Few subjects will get a group of bowhunters more engaged than a discussion of where crossbows should fit in to deer hunting seasons.
Barring an unexpected veto by Gov. Pat Quinn, Illinois is in line to become the 25th state in the country to allow crossbows in some manner for use in archery hunting seasons.
Earlier this year, House Bill 4819, which as originally written permitted the use of crossbows during archery-only deer seasons, was quietly introduced and subsequently sailed through the House by a vote of 109-0. By the time the measure moved over to the Senate Agriculture and Conservation Committee, word began to spread through the bowhunting community about as subtly as a bomb blast. Almost immediately, state bowhunting groups launched an all-out offensive against the bill, scatter-gunning hundreds of e-mails to committee members in an effort to derail it.
After sometimes-heated debate in committee, Sen. Gary Forby (D-Benton) offered a compromise amendment that eventually passed both houses—and H.B. 4819 now sits on the governor’s desk, where it is expected to soon be signed into law.
As passed, the bill allows the use of crossbows during what is commonly known as the late archery deer season in Illinois, following the split deer firearms seasons that take place in late November and early December.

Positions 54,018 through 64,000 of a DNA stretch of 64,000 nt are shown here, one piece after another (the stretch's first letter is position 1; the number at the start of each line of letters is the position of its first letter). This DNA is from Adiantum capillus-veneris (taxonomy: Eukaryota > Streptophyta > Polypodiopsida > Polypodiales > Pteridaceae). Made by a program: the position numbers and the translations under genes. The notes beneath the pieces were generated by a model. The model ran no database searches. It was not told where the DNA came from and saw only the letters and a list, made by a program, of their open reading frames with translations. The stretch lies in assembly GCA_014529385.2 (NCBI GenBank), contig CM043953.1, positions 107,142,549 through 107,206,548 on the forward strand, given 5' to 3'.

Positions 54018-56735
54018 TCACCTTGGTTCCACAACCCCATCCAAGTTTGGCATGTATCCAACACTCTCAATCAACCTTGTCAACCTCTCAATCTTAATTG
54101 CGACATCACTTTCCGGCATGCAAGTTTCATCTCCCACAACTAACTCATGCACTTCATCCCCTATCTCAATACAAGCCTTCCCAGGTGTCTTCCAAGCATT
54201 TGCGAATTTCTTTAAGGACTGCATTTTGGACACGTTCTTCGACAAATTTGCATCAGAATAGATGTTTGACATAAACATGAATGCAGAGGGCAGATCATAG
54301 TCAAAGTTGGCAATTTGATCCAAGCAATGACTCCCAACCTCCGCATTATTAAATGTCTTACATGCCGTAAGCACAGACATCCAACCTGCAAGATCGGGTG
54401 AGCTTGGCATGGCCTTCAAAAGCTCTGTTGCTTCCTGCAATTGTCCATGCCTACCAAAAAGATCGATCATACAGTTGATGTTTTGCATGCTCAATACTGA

Previously, only persons 62 and older and the physically handicapped were permitted to use crossbows in the state.
In the aftermath, depending on whom you ask, those on opposite sides of the issue feel shortchanged, and not vindicated.
Frankly, the controversy in Illinois has not been unlike those in other states where crossbows have been legalized for use during the general archery season in recent years. Without exception, it seems like after a season or two, the battle lines disappear and everyone just goes back to doing what they love to do, which is hunting deer.
The downside is that such a divisive and contentious disagreement occurs between hunting groups in the first place.